Eratio Issue 17




Two Poems


by Joseph Tate








[in a singsong voice] O Man O Man.

Everything’s coming up


[falsetto] daisies!

Checked voicemail; yep, [quaver] bloodwork’s fine.


[Thoughts bent like—

posture bent like—


paper-thin gears, a crooked tundra.]

So, [bass] lowering to half of half a pill?


[again, in a singsong voice]

Heading up that slope sounds doable.


[inaudible] Il faut imaginer Sisyphe heureux.

Il faut imaginer Sisyphe heureux.







“... when a thought takes one’s breath away, a lesson on grammar seems an impertinence.”

                                     —Thomas Wentworth Higginson




the Ten-Foot Poet culled the latest sea-slopped syllables

with a calm and marble Harrumph.

“... too little or too much punctuation and similar aberrations.


These have nothing to do with being alive.”  (nor dying.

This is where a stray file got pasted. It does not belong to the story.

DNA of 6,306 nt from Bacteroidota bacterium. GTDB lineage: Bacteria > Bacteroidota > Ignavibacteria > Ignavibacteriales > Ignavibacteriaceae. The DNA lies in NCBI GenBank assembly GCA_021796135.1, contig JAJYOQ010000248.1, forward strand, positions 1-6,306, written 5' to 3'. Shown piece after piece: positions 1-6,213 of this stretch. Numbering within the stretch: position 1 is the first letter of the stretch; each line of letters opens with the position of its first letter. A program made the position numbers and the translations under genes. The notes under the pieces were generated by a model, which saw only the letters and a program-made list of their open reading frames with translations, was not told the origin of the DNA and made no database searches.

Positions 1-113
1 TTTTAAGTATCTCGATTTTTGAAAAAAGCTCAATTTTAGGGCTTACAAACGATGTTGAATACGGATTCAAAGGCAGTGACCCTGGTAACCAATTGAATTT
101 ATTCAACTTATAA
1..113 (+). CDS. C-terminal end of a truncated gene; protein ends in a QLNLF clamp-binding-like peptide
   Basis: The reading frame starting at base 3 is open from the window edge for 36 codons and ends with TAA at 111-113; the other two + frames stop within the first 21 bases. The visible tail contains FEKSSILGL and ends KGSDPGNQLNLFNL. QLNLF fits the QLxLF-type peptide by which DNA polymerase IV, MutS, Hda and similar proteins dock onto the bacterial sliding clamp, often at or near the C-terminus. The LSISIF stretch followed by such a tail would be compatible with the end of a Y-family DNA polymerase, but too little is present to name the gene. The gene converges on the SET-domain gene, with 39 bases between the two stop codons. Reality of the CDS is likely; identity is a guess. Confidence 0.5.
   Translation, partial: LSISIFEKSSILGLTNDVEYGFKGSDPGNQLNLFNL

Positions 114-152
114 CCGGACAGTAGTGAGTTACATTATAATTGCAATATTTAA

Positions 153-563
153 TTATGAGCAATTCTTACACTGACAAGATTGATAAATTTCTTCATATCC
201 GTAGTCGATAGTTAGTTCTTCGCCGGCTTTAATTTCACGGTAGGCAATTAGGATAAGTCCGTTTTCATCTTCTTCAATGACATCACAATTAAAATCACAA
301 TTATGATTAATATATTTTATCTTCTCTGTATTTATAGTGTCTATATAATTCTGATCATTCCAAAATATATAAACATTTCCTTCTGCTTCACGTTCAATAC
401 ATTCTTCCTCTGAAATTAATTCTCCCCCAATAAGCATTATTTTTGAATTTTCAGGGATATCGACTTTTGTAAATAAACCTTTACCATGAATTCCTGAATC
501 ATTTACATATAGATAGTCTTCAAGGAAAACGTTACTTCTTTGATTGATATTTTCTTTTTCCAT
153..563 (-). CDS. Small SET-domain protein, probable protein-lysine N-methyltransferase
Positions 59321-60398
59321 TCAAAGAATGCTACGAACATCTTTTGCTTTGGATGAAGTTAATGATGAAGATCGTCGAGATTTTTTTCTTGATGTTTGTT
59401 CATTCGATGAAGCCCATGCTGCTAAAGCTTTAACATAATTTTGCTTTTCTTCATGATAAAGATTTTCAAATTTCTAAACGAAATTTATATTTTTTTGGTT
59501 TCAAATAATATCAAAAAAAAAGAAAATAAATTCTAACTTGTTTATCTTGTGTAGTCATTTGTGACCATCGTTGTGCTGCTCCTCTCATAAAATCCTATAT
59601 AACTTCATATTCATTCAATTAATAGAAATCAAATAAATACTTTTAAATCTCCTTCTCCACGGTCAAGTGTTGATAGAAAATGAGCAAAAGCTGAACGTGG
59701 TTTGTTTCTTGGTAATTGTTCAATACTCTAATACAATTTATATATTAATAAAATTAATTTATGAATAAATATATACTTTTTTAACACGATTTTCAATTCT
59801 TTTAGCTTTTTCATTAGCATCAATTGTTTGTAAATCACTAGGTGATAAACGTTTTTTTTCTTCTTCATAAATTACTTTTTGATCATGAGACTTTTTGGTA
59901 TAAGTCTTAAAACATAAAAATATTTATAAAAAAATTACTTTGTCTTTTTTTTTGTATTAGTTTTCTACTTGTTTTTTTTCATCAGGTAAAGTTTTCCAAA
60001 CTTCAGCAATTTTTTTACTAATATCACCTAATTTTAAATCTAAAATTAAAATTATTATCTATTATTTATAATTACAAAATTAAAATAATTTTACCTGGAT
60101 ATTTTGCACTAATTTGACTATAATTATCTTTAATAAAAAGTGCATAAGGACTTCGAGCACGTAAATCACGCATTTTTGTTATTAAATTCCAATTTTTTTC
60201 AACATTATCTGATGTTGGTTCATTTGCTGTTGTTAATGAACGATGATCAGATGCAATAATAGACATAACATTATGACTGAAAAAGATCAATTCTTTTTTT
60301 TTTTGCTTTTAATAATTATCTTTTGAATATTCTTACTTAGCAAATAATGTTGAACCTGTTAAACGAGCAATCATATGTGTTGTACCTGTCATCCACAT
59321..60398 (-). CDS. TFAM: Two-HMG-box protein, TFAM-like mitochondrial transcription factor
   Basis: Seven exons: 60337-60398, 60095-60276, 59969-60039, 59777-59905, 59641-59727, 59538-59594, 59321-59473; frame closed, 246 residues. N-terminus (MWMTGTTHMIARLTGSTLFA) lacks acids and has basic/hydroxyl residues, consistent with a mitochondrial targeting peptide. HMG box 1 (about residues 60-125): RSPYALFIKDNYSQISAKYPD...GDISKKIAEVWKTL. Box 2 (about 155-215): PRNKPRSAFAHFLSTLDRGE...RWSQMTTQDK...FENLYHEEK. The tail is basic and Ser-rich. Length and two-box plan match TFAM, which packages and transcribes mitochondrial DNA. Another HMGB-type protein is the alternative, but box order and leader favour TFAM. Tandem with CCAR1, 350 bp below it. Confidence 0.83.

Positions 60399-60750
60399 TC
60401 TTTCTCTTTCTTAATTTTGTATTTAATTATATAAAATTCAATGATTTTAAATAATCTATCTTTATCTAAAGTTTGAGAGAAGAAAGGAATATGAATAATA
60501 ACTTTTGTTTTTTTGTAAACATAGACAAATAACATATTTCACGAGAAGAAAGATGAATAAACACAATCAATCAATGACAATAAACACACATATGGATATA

such pronouncements: that’s how you unmake friends.

“He looks down on everybody,” Frost said.)





the Tyrian Poet projected from the dock:

“who / can tell another how / to manage the swimming?”

(he told Creeley who didn’t mind his management)


poem as energy. space & punctuation

as breath. a typebar’s dull kniving to exact the greengreyseasway

or: a typewheel turn toward the necessary pause.





they “left me boundaries of pain / Capacious as the sea.”

and widening water: silent, stilled; clouding.

I fumble-paddle shorewise with disappointed lungs.










Poems by Joseph Tate have appeared in Yemassee, The Oregonian and other publications.  He edited the Music and Art of Radiohead and has published and lectured on Shakespeare and prosody.